Albert Bandura, a Stanford University psychologist, revealed that a group’s confidence in its abilities seemed to be associated with greater success. Researchers have since replicated this across many domains. Bandura named this human behavior pattern, “collective efficacy.”  He found that “in schools, when educators believe in their combined ability to influence student outcomes, there are significantly higher levels of academic achievement” (Bandura, 1993).

John Hattie’s synthesis of more than 1,500 meta-analyses, Visible Learning Insights, also found collective teacher efficacy is greater than three times more powerful and predictive of student achievement than socioeconomic status. It’s more effective than prior achievement, home environment and parental involvement. Collective efficacy is more predictive of student achievement than student motivation and concentration, persistence and engagement.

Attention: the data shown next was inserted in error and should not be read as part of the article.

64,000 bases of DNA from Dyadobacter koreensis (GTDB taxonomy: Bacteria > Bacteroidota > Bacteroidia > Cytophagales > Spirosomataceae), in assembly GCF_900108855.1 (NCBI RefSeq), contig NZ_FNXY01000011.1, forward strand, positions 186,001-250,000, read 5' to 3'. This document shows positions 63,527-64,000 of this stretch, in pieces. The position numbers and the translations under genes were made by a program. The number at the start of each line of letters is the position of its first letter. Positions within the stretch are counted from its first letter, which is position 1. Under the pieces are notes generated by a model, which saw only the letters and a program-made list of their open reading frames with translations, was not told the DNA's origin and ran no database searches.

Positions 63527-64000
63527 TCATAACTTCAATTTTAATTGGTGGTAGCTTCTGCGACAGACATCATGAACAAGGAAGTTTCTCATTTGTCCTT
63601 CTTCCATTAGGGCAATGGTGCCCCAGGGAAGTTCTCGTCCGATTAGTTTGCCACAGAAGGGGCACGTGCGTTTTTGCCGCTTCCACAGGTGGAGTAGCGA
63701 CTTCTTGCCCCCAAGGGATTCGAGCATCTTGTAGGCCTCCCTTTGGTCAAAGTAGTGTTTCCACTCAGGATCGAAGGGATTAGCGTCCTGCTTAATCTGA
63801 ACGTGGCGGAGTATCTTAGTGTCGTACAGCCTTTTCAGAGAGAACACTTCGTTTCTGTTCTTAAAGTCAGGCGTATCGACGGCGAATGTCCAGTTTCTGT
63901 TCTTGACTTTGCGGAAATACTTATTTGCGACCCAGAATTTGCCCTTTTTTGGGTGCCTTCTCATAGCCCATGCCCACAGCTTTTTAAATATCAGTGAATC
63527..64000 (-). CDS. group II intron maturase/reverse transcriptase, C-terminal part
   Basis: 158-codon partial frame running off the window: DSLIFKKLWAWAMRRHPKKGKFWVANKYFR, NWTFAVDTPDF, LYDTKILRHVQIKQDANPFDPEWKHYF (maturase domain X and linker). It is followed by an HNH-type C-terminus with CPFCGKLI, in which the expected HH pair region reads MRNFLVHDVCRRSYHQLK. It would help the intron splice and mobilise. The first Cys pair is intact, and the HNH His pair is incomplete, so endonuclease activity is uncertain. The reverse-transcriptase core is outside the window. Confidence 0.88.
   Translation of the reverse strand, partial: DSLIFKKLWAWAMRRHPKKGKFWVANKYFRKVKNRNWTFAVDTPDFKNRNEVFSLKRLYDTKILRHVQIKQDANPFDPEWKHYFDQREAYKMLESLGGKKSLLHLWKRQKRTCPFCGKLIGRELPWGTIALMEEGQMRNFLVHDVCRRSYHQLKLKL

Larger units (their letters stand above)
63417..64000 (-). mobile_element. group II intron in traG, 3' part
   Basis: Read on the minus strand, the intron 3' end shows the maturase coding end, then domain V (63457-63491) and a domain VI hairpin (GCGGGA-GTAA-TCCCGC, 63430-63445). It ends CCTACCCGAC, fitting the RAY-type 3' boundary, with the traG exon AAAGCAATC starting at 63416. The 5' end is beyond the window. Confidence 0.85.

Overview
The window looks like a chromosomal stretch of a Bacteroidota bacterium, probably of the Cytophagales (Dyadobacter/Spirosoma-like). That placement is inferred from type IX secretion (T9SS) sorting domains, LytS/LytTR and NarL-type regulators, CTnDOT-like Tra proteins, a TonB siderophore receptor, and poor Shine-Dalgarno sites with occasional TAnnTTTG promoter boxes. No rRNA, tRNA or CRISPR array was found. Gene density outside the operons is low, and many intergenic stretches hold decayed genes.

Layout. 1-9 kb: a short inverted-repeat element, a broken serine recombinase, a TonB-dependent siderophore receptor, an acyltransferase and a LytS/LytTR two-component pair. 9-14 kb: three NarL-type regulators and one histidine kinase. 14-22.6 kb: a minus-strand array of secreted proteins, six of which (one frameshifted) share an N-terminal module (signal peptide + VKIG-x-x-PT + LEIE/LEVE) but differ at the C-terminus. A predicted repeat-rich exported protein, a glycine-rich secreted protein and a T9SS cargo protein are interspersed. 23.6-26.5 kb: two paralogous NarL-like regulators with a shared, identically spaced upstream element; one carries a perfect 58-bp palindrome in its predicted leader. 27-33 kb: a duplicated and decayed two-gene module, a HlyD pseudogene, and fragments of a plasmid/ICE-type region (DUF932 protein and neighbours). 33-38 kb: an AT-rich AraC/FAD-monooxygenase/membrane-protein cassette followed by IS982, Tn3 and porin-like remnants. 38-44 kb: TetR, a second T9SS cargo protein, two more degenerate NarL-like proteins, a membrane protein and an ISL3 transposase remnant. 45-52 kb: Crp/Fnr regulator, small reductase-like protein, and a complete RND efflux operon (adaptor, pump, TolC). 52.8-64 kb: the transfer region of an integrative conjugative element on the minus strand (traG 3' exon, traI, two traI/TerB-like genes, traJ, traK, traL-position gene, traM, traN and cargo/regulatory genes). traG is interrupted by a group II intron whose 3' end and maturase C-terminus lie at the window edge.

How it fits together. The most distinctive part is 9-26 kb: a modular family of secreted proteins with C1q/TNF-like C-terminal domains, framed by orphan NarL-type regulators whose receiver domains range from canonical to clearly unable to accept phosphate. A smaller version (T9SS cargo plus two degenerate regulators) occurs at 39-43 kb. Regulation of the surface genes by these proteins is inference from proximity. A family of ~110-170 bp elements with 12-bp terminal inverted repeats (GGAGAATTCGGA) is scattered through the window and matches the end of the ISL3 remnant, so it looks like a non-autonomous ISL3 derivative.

We can achieve equity, accelerate learning and increase engagement in our school systems. When we use an asset-based approach, we can increase the positive student interactions with adults and harvest wins, not challenges. As leaders, we can start with empathy, use hope as a strategy and feedback to our advantage.